Marc Rich

Marc Rich
Born December 18, 1934 (1934-12-18) (age 76)
Antwerp, Belgium
Nationality Spain
Ethnicity Jewish
Alma mater One term, New York University (did not graduate)
Occupation Founder of Glencore
Known for Banking, trading activities
Spouse Denise (née Eisenberg) Rich (1966-1996 - divorced)

Marc Rich (born December 18, 1934) is an international commodities trader and entrepreneur.[1] He is best known for founding the commodities company Glencore. He was indicted in the United States on federal charges of illegally making oil deals with Iran during the late 1970s-early 1980s Iran hostage crisis and tax evasion. He was in Switzerland at the time of the indictment and has never returned to the U.S.

He subsequently received a presidential pardon from U.S. President Bill Clinton on January 20, 2001, Clinton's last day in office.


Early life, marriage and career

Marcell David Reich was born in 1934 to a Jewish family in Antwerp, Belgium. His family emigrated to the United States in 1941 to escape the Nazis. Rich attended high school at the Rhodes Preparatory School in the Manhattan borough of New York City. He later attended New York University, in Manhattan, but dropped out after one semester to go work for Philipp Brothers (now known as Phibro LLC). He worked as a commodities trader for his father, who sought to build an American manufacturing fortune through burlap-sack production.

Mark Rich married Denise Eisenberg, a songwriter and an heiress to a New England shoe manufacturing fortune, in 1966. They divorced in 1996; she continues to use the name Denise Rich. They had three children, one of whom, Gabrielle Rich Aouad, predeceased her parents.[2][3]

He worked with Philipp Brothers, a dealer in metals, learning about the international raw materials markets and commercial trading with poor, third-world nations. One of his biggest market coups came during the 1973-1974 Arab oil embargo, when he used his Middle Eastern contacts to circumvent the embargo and buy crude oil from Iran and Iraq. After purchasing the crude for roughly US$12 per barrel, Rich doubled the price and sold it to supply-starved U.S. oil companies. In 1974 he and co-worker Pincus Green set up their own company.[citation needed]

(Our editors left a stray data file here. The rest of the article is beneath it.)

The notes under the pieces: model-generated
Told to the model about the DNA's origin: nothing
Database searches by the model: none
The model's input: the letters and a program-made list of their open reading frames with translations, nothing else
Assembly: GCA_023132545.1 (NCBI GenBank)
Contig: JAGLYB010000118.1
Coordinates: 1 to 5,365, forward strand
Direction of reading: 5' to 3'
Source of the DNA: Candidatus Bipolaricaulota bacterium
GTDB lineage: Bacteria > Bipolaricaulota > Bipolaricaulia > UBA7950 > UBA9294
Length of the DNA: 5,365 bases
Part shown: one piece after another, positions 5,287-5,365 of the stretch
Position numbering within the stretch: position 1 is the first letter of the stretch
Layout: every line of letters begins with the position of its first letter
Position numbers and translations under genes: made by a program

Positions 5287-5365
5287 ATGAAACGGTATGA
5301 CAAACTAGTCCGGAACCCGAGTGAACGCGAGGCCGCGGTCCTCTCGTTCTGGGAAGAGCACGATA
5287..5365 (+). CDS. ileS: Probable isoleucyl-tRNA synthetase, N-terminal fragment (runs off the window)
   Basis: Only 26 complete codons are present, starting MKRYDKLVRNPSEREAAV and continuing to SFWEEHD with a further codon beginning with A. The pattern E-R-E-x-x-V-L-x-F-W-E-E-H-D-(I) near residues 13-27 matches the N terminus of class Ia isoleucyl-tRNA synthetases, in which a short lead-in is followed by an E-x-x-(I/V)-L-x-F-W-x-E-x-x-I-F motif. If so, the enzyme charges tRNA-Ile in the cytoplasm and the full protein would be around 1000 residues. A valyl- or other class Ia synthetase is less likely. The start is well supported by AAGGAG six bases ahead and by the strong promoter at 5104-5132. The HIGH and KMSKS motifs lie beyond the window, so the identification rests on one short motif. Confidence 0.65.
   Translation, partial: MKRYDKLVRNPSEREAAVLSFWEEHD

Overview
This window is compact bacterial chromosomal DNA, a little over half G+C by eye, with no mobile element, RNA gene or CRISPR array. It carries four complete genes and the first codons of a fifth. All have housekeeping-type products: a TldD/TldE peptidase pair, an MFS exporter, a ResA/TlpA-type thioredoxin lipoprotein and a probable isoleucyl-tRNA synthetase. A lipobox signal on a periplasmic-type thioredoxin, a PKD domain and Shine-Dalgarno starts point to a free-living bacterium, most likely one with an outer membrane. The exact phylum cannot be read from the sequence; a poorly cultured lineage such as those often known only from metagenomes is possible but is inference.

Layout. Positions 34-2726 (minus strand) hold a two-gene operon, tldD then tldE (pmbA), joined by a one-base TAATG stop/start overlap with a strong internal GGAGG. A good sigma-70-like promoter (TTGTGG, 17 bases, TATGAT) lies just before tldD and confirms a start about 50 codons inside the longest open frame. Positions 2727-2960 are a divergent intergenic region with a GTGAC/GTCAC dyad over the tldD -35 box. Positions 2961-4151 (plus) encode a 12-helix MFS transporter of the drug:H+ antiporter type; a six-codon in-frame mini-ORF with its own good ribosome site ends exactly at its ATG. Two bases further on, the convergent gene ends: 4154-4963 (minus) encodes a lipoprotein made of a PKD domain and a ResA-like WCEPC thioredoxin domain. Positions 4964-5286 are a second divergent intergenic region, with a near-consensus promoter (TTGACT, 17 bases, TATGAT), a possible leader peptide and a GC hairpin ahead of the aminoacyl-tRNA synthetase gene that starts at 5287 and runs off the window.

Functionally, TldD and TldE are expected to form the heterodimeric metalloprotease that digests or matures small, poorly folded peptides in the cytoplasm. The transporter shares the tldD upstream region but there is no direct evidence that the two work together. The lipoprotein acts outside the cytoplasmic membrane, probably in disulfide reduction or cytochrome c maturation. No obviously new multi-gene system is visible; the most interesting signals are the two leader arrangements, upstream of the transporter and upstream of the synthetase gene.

Rich has been credited with having created the spot market for crude oil in the early 1970s, revolutionizing commodity trading.[4] His tutelage under Philipp Brothers afforded Rich opportunities to strike deals with various dictatorial régimes and embargoed nations, such as Iran, using a special relationship with Ayatollah Khomeini, the leader of the 1979 Iranian Revolution which saw the overthrow of Mohammad Reza Pahlavi, the Shah of Iran. Despite the American embargo, Iran would become Rich's most important supplier of crude oil for more than 15 years.[5] He earned billions selling oil for the Iranian ayatollahs.

His company, Marc Rich Real Estate GmbH, is involved in large developer projects (e.g., in Prague, Czech Republic).[6] Rich was also accused of being involved with the Bank of Credit and Commerce International.

Net worth

Forbes reported Rich had a net worth of US$1 billion in 2011, a significant decrease from previous wealth.[1]

U.S. indictment and controversial pardon

In 1983 Rich and Green were indicted by then-U.S. Federal Prosecutor (and future mayor of New York City) Rudolph Giuliani, on illegal trading with Iran and charges of tax evasion. They were indicted while they were in Switzerland. The pair failed to return to the U.S. following the indictment, and were on the Federal Bureau of Investigation's Ten Most-Wanted Fugitives List for many years.

In 1989 the U.S. Justice Department ceased using statutes of the Racketeer Influenced and Corrupt Organizations Act in tax cases such as the one in which Rich and Green were indicted, and relied instead on civil lawsuits.[7] However, Marc Rich remained on page 1 of the Justice Department's Most Wanted International Fugitives.[8]

On January 20, 2001, hours before leaving office, Clinton granted Rich a presidential pardon. Because Rich's former wife had made large donations to the U.S. Democratic Party and the Clinton Library during Clinton's time in office, Clinton's critics alleged that Rich's pardon had been bought. Marc Rich had made substantial donations to Israeli charitable foundations. Clinton explained his decision by noting that similar situations were settled in civil, not criminal court, and cited clemency pleas from Israeli government officials, including then-Prime Minister Ehud Barak. Federal Prosecutor Mary Jo White was appointed to investigate. She stepped down before the investigation was finished and was replaced by James Comey. Comey was critical of Clinton's pardons and Eric Holder's pardon recommendation.[9] According to Rich's attorney, Holder advised to circumvent standard procedures and to submit the pardon petition directly to the White House.[10]